SWISS Federal Railways is to spend up to SFr290m a year on modernisation of its inter-city rolling stock fleet. Covering new build and refurbishment, the programme was launched on August 26 when SBB announced a SFr143m order for a third series of double-deck coaches. This will include 19 first class cars, three driving trailers and 26 cars with a bistro and second class seating for delivery from autumn 2000. It will give SBB 250 double-deckers, enough to operate five IC routes.

With the 24-strong fleet of ICN tilting trains due to enter service next year, SBB is keen to provide comparable standards on other IC trains. A review of the loco-hauled inter-city fleet has led to a decision to spend SFr248m over the next six years to refurbish the MkIV and Eurocity stock acquired in the 1980s and early 1990s. The money will also pay for five baggage vans from SNCF.

Most of the spend is allocated for updating 449 cars in the MkIV fleet; they will receive new upholstery and flooring and will be fitted with closed system toilets. Air-conditioning and passenger information equipment will be renovated, and in some cars the vestibules will be redesigned to accommodate cycles. The entire MkIV fleet will be equipped for push-pull working at a top speed of 200 km/h. Similar modifications will be made to Eurocity stock, and 36 cars will be converted to driving trailers; linked to this is a proposal to procure dual-system locos. SBB will also re-equip 15 MkIV dining cars for international services.

This forms part of a plan to raise standards on international routes, which in some cases will see the launch of regular interval services. Next year the Genève - Milano service will be increased from three to six trains a day, with journey times cut by up to 35min. A second TGV between Paris and Zürich will be added, and tilting trains will take 17min off Zürich - Stuttgart timings.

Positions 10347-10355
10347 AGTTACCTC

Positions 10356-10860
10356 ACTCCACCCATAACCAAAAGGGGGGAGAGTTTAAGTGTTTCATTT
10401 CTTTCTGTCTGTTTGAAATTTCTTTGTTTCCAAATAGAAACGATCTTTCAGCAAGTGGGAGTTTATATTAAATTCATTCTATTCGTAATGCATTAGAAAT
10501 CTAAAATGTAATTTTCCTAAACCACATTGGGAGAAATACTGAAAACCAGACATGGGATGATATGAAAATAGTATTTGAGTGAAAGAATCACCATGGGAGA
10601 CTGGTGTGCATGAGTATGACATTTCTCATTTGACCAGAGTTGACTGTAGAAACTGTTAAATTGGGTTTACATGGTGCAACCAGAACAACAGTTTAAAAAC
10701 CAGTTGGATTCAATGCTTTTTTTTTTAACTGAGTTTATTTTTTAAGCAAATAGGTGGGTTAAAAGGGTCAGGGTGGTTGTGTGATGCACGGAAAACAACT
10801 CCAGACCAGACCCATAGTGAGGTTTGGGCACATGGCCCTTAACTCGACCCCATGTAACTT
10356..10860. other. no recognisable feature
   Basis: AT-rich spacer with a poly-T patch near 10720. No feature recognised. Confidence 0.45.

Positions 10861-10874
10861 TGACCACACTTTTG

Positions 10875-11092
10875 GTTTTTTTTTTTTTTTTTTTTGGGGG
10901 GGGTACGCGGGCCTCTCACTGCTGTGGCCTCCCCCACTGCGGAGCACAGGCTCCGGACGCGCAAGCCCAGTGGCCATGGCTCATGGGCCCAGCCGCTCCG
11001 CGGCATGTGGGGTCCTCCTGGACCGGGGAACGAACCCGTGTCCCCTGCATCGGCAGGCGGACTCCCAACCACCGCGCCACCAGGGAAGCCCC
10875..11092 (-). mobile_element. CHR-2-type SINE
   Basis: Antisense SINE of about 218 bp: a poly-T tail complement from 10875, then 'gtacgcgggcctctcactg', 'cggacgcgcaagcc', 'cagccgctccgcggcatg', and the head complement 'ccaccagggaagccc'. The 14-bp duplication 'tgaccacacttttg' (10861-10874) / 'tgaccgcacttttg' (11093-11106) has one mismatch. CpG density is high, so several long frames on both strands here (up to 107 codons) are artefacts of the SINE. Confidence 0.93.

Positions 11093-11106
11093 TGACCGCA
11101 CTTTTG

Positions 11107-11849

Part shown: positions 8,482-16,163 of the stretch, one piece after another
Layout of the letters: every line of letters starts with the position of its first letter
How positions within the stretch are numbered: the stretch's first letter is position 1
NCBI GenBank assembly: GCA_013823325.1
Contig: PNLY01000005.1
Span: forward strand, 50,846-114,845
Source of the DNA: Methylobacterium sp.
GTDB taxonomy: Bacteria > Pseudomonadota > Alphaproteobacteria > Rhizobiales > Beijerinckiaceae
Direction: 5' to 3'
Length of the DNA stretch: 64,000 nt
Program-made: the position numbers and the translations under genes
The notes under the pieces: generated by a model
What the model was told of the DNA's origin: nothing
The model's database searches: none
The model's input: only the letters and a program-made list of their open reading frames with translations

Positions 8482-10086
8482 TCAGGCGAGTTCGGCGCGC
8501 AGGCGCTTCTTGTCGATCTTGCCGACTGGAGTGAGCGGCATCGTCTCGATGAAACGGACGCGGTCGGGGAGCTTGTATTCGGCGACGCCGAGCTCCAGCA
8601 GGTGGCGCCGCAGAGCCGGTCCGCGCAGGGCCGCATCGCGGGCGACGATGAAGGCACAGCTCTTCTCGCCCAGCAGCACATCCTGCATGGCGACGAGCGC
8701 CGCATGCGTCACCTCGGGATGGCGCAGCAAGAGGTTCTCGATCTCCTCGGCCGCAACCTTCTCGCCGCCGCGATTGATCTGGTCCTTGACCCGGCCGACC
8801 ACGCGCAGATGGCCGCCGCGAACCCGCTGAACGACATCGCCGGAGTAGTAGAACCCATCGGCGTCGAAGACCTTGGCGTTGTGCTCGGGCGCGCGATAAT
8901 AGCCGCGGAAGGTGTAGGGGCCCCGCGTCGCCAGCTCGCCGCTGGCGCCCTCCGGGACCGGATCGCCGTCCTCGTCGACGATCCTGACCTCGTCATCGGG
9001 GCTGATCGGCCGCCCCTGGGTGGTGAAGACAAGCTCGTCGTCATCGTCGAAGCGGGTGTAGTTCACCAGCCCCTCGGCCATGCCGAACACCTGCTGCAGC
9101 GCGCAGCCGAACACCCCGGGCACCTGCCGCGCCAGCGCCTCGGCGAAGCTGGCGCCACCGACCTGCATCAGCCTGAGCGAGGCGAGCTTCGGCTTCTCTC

Timetable changes planned for domestic routes next year include half-hourly Fribourg - Lausanne and Zürich - Luzern services. In 2001 half-hourly interval services will be extended to both Lausanne - Zürich routes, and from Bern to Thun in conjunction with the BLS. According to General Manager, Traffic, Hans Peter Fagagnini, SBB is looking at long-term plans for S-Bahn networks in Lausanne and St Gallen. He also suggested that when regional rolling stock falls due for renewal in 2003-05 it may be replaced with low-cost LRVs.

Experience with the extra services introduced with the Impuls 97 timetable shows that Bern - Zürich IC traffic grew by 12·7%, with IR and IC traffic increasing by 7·3% between Zürich and St Gallen. According to Fagagnini, the emphasis now must be on higher revenues. SBB is working with other operators on a new pricing and sales system called EasyRide that should ’simplify access to public transport’. o